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Further adventures in spam scams: the FBI & World Bank named

After the repeated pleas from Mr James Patton to claim my fortune I’ve been keeping an eye out for other unusual variations on the email scam. And lo, last week, to my joy, the next in the collection came along – with an FBI pre-text to boot! Thank you Ms Tracy Sanson (another good name choice) for your remarkable and complex story, I’m still not sure I fully understand it, or why your boss is capitalised. However, it’s good to know that like James you also use Rediffmail for your replies. I sense it must be reliable for such correspondence.

Here Tracy’s email for you to enjoy in its capital letter riddled glory:

from Ms.Tracy Sanson
date Tue, Nov 2, 2010 at 7:09 AM
subject facts!

I write to confess what you are presently going through with my Boss. I was a member of the Federal Bureau of Investigation (FBI) on Local and Foreign Debt attached to the World Bank office in Washington, DC, USA. I resigned my official duty when I discovered the activities of my colleagues during a private investigation I carried out. I suspected some kind of fowl play in their act which they would never inform me because they know I would never be a party to such as a Christian.

I discovered that my Boss was conniving with some top officials of the World Bank to divert funds approved to settle international contractors and inheritance. The World Bank has already given approval for the payment of your fund while they are deliberately delaying your payment. They continue to issue one fee or the other from different quarters. I wonder why you haven’t noticed all this while.

Well I just hope you believe me, because if you don’t, your fund is gone. Your fund is currently authorized to be paid to you from a financial consultant in the UK or US, approved by the World Bank with a Key Tested Reference/CLAIMS CODE Number, which was supposed to have been issued to you, but they have decided to divert your attention by telling you that they have something to do with one committee or the other especially in Holland (Amsterdam) or Africa and making you believe that the fund will be transferred into your account – FALSE!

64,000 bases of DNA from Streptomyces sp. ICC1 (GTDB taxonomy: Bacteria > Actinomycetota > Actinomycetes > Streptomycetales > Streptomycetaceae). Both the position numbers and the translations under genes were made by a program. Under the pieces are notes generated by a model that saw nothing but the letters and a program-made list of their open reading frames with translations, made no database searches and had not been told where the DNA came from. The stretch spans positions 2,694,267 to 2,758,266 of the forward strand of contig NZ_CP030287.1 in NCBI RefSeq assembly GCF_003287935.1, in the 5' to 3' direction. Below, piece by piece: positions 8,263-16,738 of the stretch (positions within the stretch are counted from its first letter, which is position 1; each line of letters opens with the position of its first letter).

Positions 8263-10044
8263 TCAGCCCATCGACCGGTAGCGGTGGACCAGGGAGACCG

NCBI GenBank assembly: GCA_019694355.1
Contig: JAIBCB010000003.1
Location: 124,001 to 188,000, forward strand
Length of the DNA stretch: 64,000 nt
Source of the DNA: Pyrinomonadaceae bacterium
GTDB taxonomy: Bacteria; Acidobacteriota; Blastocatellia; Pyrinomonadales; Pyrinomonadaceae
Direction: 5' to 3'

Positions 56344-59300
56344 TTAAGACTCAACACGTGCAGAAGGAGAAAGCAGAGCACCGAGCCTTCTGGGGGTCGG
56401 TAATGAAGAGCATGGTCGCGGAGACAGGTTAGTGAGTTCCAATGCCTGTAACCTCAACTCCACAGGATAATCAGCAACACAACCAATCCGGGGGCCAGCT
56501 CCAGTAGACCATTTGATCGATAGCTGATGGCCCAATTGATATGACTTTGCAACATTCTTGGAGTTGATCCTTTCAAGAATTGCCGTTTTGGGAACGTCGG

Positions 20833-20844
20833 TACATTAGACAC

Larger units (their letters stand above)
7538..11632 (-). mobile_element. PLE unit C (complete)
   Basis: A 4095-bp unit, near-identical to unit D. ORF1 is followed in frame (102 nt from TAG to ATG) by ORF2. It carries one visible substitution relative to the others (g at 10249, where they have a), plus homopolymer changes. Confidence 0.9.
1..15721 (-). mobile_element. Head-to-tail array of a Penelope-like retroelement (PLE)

The reason why I am giving you this information is because of the fact that I was aware of it and my doctrine does not permit me to withhold such information. The only help you can get from me now, is the actual link to your payment, please do not give this information to my boss as it may lead to them influencing a total blockage to your payment, so you have to be very careful with this information.

Upon your response to this message, I shall give you all you need to contact the affiliate Payment Office in UK or US.

Yours truly,
Ms.Tracy Sanson

The new scam spam

It used to be that we knew what to expect with email spams and scams: pharmaceuticals, offers of and improvements on sex, university degrees, security warnings from banks, money from Nigerian gentleman, replica goods and the like. But a new variation on a theme is now becoming more common. Rather than presuming our trust in banks it tries to play on our trust of lawyers, and of course our greed.

Yes, we’ve suddenly all become heirs to fortunes.

The example that brought this to my attention is from a Mr James Patton [presumed not real name, but a good choice]. He has recently emailed twice, though he claims thrice. Most amusingly in his latest missive he’s blaming the spam filter for my not seeing the last email (I did see it and it was auto filtered as spam, but as so little gets through I check that box every now and then out of interest).

There are plenty easy tell-tale elements that highlight his polite yet firm email as spam: it’s generic, email address isn’t a law firm and has numbers in it, no contact details… need I go on? So for your amusement, ‘Mr Patton’s’ outing and as a warning to others here is the email in full.

from: James Patton
date: Sat, Sep 4, 2010 at 1:33 AM
subject: {Spam?} 2ND NOTICE AGAIN


We wish to notify you again that you were listed as a Heir to the total sum of (Three Million Six Hundred Thousand British Pounds) in the codicil and last testament of our deceased client. Name now withheld since this is our second letter to you.

We are reaching you the second time because her instruction stipulates that this fund should be paid directly to you upon her death.

If you receive this notice, we request you to kindly acknowledge officially to enable us file in all necessary legal documents to the paying bank for the urgent release of your inheritance.

Please call urgently or send an acknowledgement email to enable us process your inheritance.

Yours Truly,

James Patton

Four years on Flickr

Flickrlogo Today I realised that I’ve been a member of Flickr for four years. Joining in 2006 after receiving a digital camera as a leaving present from the New Statesman (thank you Dan, Spencer and co.), I’ve been active fairly regularly on the site ever since.

Like with all good platforms the site can operate in a way that suits you. Want to just share photos privately? Can do. Want to share with a select few known individuals? No problem. Want to use it as a store and back-up? Yup.
Continue reading → Four years on Flickr